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SCOTUS takes ACA ‘contraception mandate’ cases

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The U.S. Supreme Court on Tuesday agreed to hear two cases that could determine whether companies that provide health insurance to employees can be required under the new health care law to provide coverage for birth control.

Justices conferenced over several related cases and granted a writ of certiorari in Kathleen Sebelius, et al. v. Hobby Lobby Stores, Inc., et al., 13-354, and in Conestoga Wood Specialties Corp. v. Sebelius, 13-356. The cases will be heard in the spring.

Federal Circuit courts have split on the question of whether the mandate violates the religious liberties of company owners whose faith proscribes birth control.

The 7th Circuit Court of Appeals added to the division nationwide recently, when it ruled in favor of an Indiana company, Grote Industries of Madison, whose Roman Catholic owners objected to the Patient Protection and Affordable Care Act’s requirement that employer-sponsored health insurance plans cover birth control.

Indiana University law professors said in a statement the cases will have far-reaching implications beyond the health care law commonly referred to as Obamacare.

“Nearly three dozen lawsuits have been filed by various businesses whose owners challenge the contraception mandate on religious grounds,” said Daniel Conkle, a law professor at the IU Maurer School of Law. “These cases raise fundamental questions about the scope of religious liberty, including the right of religious objectors to special legal accommodation, even in the commercial sphere.”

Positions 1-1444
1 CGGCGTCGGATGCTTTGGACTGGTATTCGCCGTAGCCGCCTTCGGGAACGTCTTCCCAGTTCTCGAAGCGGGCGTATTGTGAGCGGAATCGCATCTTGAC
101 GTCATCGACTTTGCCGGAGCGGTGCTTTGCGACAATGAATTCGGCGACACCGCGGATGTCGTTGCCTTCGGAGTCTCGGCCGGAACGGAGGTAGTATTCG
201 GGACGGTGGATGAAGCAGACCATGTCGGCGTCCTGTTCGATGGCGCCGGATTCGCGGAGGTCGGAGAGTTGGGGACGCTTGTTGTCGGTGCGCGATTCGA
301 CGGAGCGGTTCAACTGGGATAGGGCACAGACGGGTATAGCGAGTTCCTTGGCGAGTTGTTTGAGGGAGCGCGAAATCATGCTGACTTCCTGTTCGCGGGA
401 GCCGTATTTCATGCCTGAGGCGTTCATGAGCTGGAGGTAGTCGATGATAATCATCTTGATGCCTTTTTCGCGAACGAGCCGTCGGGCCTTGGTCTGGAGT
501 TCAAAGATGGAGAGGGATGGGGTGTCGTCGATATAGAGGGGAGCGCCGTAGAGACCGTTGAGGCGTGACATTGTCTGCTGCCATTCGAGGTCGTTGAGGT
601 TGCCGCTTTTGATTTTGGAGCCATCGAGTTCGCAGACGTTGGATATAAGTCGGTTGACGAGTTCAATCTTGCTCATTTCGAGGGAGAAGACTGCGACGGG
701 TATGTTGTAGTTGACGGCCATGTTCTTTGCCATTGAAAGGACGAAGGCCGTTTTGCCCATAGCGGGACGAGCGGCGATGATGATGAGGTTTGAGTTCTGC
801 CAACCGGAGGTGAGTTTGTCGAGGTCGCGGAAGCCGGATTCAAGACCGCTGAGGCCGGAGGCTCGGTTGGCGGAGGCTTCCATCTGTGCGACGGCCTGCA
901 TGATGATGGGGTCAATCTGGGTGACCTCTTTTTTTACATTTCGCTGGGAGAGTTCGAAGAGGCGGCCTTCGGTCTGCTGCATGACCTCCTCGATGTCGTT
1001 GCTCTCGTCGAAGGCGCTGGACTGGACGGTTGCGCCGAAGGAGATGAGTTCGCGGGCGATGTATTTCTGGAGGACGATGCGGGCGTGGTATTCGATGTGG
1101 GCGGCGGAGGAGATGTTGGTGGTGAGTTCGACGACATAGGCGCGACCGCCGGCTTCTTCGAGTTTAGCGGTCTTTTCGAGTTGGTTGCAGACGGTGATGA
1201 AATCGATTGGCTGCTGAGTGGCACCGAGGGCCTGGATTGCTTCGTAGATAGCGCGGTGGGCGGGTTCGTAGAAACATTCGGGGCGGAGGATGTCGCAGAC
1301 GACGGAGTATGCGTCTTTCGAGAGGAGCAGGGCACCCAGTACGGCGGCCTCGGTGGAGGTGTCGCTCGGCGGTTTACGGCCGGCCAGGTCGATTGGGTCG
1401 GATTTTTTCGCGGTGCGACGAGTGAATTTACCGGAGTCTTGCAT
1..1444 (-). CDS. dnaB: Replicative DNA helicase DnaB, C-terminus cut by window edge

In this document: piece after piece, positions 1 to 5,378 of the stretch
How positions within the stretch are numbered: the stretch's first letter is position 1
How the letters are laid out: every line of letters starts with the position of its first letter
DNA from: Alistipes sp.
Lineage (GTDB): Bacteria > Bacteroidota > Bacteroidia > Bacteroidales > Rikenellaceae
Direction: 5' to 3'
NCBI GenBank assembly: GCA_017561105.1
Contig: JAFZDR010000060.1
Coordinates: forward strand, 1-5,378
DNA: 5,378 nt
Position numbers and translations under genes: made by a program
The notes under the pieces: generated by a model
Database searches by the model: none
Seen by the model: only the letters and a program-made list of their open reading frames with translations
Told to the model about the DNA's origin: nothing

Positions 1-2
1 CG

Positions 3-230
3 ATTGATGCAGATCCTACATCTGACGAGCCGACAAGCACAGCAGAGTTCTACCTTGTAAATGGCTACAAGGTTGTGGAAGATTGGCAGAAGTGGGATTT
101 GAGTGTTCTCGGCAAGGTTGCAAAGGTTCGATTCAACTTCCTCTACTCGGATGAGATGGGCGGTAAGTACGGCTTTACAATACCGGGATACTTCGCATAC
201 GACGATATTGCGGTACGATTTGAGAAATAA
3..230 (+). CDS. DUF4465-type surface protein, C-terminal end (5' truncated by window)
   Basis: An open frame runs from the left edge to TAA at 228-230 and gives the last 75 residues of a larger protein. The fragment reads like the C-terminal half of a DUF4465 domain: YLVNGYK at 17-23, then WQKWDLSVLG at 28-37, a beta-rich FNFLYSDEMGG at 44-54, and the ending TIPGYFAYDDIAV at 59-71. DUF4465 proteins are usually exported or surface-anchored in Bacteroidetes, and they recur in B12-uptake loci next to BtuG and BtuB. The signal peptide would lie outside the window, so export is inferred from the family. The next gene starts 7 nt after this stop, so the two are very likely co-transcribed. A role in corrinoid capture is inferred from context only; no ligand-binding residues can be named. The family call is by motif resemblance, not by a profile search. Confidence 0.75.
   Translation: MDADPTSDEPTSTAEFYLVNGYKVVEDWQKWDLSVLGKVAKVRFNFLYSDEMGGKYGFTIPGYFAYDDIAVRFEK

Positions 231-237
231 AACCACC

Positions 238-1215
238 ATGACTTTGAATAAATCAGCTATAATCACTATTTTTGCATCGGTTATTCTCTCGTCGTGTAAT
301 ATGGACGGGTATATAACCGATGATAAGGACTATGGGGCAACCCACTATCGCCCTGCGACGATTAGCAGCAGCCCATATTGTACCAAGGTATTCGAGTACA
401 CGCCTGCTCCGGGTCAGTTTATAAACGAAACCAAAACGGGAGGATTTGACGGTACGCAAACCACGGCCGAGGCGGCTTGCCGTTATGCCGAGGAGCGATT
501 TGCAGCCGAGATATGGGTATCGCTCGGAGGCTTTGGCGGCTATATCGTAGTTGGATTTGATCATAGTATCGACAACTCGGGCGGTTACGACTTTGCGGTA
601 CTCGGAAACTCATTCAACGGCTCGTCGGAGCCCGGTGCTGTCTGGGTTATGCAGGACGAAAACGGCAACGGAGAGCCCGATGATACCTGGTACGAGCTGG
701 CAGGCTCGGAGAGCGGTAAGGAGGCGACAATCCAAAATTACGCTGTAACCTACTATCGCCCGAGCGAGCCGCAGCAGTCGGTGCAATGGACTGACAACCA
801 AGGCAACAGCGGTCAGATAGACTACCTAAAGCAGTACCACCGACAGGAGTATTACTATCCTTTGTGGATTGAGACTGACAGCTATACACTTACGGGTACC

“There’s a dramatic split among the U.S. circuit courts regarding the contraceptive coverage provisions, represented by these two cases,” said IU Maurer School of Law professor Dawn Johnsen. “The Supreme Court has to resolve this split. I would expect that the court will be closely divided, and it’s very difficult to predict precisely how the justices will rule.”

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  3. Patricia, i can't understand how painfully heartbreak ithis ordeal must have been for you. I read the appellate case and was surprised to see both sides of the story because your actions were harmful to your child; more so than the fathers. The evidence wasn't re weighed. It was properly reviewed for abuse of discretion as the trial court didn't consider whether a change of circumstance occurred or follow and define the statutes that led to their decision. Allowing a child to call a boyfriend "daddy" and the father by his first name is unacceptable. The first time custody was reversed to father was for very good reason. Self reflection in how you ultimately lost primary custody is the only way you will be able heal and move forward. Forgiveness of yourself comes after recognition and I truly hope you can get past the hurt and pain to allow your child the stability and care you recognized yourself that the father provides.

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